( 4 minute read )

American English is chock full of idioms–phrases that have a very specific meaning different from the way they’re worded.

One example is “hold your horses.” If you say this to someone, you’re not really referring to horses: you’re just telling them to wait a moment.

Here are 7️⃣ of our favorite U.S. English idioms and their origin. Some may surprise you… and who knows, you may even learn something 😉.

Hold your horses

“Hold your horses” simply means “slow down” or “stop.” Today, we don’t see too many 🐎 walking the streets–but in the time before cars, they were everywhere.

Horses weren’t just used for personal transportation, either. They also towed canal barges, walking both sides of the canal on tow paths. To keep the tow lines from becoming tangled, you can imagine barge drivers telling one another to “hold your horses.”

It may have been around the time the Erie Canal opened (1825) that this idiom entered the lexicon. Horses are gone from America’s canals, but the phrase has galloped on.

Piece of cake

When something is a “piece of cake,” it’s easy to accomplish–just like eating cake 🎂.

The American Heritage Dictionary of Idioms (yes, that’s a real thing) lists the origin of this phrase as the UK’s Royal Air Force in the 1930s. Originally, it referred to military missions 🛩. Today, we use it in all different contexts.

Creating a new group on illumy? Piece of cake. Sharing a big file on illumy? Piece of cake. Using illumy for international calling to more than 40 countries? Yep, that’s a piece of cake too.

Cat got your tongue?

This is what you might ask someone who’s being suspiciously quiet. It essentially means, “let’s hear what you’ve got to say!”

There isn’t a clear origin for “cat got your tongue.” Some believe it dates back to the Middle Ages, when witches 🧙‍♀️ and witchcraft 🔮 were a source of real concern. “Legend has it that witches’ cats would ‘steal’ a person’s speech so that the sighting could not be reported,” one account says.

Still, the saying didn’t start to appear in print until the mid-1800s, at which time it already seems to have been an idiom. There’s just something about the idea of thieving cats 😼 that’s timeless.

When pigs fly

“When pigs fly” refers to an unlikely event. “I’ll text him back when pigs fly” means you’re probably not going to text the person back, like, ever. The first pig to fly in 1909.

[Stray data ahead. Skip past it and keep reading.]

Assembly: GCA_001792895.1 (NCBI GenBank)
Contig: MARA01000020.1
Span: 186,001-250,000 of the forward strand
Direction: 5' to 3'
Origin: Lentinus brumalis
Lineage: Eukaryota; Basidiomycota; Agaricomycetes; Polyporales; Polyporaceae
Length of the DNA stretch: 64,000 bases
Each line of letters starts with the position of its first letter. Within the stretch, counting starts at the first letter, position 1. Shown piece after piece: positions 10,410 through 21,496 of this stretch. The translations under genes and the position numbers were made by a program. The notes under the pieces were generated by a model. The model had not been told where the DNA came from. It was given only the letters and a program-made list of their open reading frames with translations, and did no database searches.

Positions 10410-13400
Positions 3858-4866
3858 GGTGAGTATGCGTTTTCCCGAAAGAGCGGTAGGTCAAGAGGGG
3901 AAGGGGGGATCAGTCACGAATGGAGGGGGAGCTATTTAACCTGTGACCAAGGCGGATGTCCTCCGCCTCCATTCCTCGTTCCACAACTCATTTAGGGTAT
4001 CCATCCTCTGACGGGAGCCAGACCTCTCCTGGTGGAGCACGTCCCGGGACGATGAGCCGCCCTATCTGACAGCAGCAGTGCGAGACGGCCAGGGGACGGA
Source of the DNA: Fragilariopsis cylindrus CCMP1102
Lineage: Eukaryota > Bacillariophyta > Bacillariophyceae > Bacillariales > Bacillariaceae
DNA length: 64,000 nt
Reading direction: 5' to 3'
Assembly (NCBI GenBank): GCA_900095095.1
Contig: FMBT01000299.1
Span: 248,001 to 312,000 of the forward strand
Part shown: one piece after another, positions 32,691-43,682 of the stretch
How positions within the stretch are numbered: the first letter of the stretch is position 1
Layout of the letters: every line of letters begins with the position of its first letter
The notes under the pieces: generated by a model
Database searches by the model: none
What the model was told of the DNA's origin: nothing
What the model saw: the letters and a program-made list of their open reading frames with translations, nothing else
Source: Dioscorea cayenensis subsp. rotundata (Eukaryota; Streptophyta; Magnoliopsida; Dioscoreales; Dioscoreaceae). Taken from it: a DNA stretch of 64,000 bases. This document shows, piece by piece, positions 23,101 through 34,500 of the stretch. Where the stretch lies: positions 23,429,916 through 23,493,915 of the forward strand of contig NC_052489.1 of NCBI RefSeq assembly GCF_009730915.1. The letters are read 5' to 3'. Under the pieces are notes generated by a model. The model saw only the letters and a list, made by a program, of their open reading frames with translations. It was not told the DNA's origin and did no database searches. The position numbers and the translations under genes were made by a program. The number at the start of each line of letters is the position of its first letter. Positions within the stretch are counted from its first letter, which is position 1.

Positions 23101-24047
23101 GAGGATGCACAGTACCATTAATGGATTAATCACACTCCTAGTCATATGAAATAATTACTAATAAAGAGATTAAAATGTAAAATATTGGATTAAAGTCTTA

The original meaning of the phrase was pretty close to this. It dates all the way back to 1616, where it appeared in A Shorte Dictionarie for Yonge Begynners as “Pigs fly in the ayre with their tayles forward.”

Then as now, it was meant to be sarcastic. If someone said something outlandish, you’d compare it to a 🐷 taking wing. But in the end, a flying pig wasn’t such a ridiculous idea. The first recorded instance of a pig flying (bundled in a trash can for safety) was in 1909.

It’s raining cats and dogs

When it’s really pouring, you say that it’s “raining cats and dogs.” No less a respectable source than the Library of Congress found that the first use of this phrase was in a 1651 poem: “dogs and cats rained in shower.”

It was a later poet, Jonathan Swift, who may have been responsible for this idiom reaching the mainstream. His satirical 1738 book Complete Collection of Genteel and Ingenious Conversation used the phrase as we know it today.

But we don’t really know why “raining 🐱 and 🐶” originally came about. One suggestion by the LOC: it was a play on an old-time word for waterfall, catadupe.

Under the weather

Another weather-related idiom is “under the weather,” for when you’re not quite feeling like yourself 🤒.

This phrase has changed a bit since it was first put down in print. Back then, in the mid-1800s, it suggested being just a little off. Today, we use it to refer to someone who is actually sick.

It may also be linked to drinking: both being drunk 🍻 and being hungover 🤢 have, at various times, been described as “under the weather.” Covers all manner of sins?

Neck of the woods

This is a very American way of describing where you live. You can use it to refer to a neighborhood, a town, or even (ironically) an entire region.

In British English, “neck” means a strip of land surrounded by water 💦. Early English settlers in America may have tried to create their own meaning that borrowed the idea of a small piece of land–without the water.

Some, like author Bill Bryson, have an alternative suggestion: that “neck” came from the Algonquin Indian word “naiack,” which means point 📍 or corner. Many place names in New England and New York are borrowed from Indigenous languages, so this may be the most plausible explanation.

What’s your favorite idiom? Are there any in languages other than English that we should know about 🧐? Tweet us @illumyinc.

Photo by Jon Tyson on Unsplash.

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